«

»

Signs Have Been Around a Long Time

 

The architectural signage industry has taken advantage of a plethora of technological advances that have enabled the design, production and installation of signs that would have been unimaginable just a few decades ago. A vast array of materials and finishes are available for both exterior signage and interior signage, and digital signage technology seems to advance daily. So many signage options are available to help organizations choose just the right solution to build their brand and to assist in wayfinding while also adhering to the latest ADA guidelines concerning people with disabilities. It is easy to forget that signs date back to the days when humans were cave dwellers and that signs have been a fundamental element of trade throughout history.

Known Use of Signs Dates Back to 18,000 BC

The first known use of signs dates back to around 18,000 BC during the Paleolithic Age when signs were used not only for identification and directional communication but also for spiritual purposes. The word sign comes from the ancient word “signum” which means mark or token.

Friends, Romans, Countrymen Lend Me Your Signs!

The Romans and ancient Greeks used signs to promote services that were available at different buildings. An image of a bush was used to indicate a drinking establishment and the still used image of 3 balls denoted a Roman version of a pawnshop. The Romans were the first to employ the use of signs on road systems to indicate distance and direction. One cannot help but wonder the arduous task of measurement that the Romans must have employed two thousand plus years ago to measure distances throughout the vast territory that they controlled.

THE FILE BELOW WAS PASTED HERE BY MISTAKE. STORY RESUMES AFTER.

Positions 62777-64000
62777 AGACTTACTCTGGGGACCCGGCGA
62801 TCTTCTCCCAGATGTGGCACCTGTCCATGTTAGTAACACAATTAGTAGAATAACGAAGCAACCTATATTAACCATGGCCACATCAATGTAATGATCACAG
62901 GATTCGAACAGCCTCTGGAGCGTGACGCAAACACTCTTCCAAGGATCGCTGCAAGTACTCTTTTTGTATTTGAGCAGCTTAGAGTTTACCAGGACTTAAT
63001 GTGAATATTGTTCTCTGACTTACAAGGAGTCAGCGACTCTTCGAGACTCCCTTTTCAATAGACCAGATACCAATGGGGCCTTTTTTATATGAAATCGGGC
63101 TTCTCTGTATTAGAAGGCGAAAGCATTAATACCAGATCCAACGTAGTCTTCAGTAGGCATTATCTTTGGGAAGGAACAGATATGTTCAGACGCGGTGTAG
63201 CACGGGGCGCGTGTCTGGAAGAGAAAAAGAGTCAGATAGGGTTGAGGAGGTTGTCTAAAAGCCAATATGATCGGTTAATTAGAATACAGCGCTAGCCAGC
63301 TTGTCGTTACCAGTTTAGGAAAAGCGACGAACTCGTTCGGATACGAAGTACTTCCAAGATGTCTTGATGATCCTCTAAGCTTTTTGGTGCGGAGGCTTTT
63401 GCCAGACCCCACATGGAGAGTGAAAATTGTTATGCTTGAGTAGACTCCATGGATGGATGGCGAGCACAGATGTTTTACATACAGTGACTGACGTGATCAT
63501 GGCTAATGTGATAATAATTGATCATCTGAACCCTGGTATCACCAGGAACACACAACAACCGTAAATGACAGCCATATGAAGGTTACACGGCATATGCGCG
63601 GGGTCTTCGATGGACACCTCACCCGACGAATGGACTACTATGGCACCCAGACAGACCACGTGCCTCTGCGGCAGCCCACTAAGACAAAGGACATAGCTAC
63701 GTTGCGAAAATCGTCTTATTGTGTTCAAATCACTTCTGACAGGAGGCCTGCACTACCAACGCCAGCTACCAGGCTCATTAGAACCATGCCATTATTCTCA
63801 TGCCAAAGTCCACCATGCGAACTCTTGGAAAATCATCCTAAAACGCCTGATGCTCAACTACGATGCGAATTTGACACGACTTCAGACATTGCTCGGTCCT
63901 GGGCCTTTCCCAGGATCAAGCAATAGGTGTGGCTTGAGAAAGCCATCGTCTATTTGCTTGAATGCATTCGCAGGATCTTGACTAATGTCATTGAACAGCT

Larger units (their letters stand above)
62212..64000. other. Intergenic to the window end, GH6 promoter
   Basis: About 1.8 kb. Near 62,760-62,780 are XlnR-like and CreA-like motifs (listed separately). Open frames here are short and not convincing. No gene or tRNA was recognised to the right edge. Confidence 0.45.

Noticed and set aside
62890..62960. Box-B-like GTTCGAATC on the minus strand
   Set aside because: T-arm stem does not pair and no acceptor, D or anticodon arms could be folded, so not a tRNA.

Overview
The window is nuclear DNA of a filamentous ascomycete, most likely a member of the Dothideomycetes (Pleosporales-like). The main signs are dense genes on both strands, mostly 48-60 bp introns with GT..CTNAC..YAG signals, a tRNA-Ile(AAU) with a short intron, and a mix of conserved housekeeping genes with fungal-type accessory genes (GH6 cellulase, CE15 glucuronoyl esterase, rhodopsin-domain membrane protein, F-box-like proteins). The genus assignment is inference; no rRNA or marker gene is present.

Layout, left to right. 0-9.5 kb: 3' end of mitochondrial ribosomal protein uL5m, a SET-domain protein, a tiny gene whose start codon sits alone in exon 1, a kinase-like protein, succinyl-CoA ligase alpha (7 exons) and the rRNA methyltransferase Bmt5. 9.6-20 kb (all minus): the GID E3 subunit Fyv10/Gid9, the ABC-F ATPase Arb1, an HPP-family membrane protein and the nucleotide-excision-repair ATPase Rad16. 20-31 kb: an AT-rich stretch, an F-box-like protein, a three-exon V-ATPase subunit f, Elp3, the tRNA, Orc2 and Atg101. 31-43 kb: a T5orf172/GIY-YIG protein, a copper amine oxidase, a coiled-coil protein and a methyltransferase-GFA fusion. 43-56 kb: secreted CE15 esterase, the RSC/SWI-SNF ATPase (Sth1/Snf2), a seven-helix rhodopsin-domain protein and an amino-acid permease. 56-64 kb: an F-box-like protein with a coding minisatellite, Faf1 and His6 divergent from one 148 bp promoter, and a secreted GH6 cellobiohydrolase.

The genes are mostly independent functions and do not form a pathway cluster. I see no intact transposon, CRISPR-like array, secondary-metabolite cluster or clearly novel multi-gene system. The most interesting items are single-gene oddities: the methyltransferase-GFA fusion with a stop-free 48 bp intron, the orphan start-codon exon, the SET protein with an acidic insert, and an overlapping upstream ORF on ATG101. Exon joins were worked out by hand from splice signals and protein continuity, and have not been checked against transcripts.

England’s King Richard III Required Signs on Pubs in 14th Century

During the fourteenth century England’s King Richard III was the first European monarch to require establishments that served alcohol to have signs outside. The legislation was instituted to enable inspectors to be able to easily identify all places serving ale so that they could determine the quality of the ale being served (the water quality from which ale was made varied greatly). No doubt the inspections also made tax collection easier to enforce. Signs on businesses also served as a form of advertising. Soon signs showed up with different logos including lions and dragons and other popular symbols such as shields.

The 1700s Brought The First Sign Ordinances

By the 16th and 17th centuries signs became more elaborate, being made out of hand-carved wood, wrought iron and gold leafing. As cities grew in size signs actually became dangerous as roads were narrow and crowded with people, animals and carts, and signs could easily get in the way as they became detriments to the flow of traffic. The first sign ordinances came into being in the 1700s with both Paris and London requiring signs to be displayed flat against walls. In the 18th century signs started relying heavily on the printing press for producing messages.

With the advent of the industrial revolution and the emergence of the automobile, signage became crucial for safety and as an aid to ever growing hoards of travelers to assist them in finding their way through cities, countries and across continents.

The Birth of Neon Signs

In 1929, a U.S. car salesman ushered in a technology that soon spread around the world when he ordered the first neon sign; signage has never been the same since. The signs of Las Vegas are visible from space as are the bright lights of New York’s Time Square, London’s Piccadilly Circus, along with Tokyo, Rio de Janerio, Shanghai and numerous other cities around the globe. The introduction of neon signs nearly a century ago was revolutionary but today’s ever growing advancement in digital signage is no less of a revolution in today’s signage marketplace.

The early sign-builders could never have envisioned today’s $50 billion a year signage industry with signs now being fabricated from hundreds of different materials in a myriad of colors, textures and finishes. Throughout the signage history signs major use has been their service as a major communication tool. The messaging options continue to expand to serve an ever-growing list of uses with new design choices growing daily.

 

John Selig
Marketing Manager

Get Adobe Flash player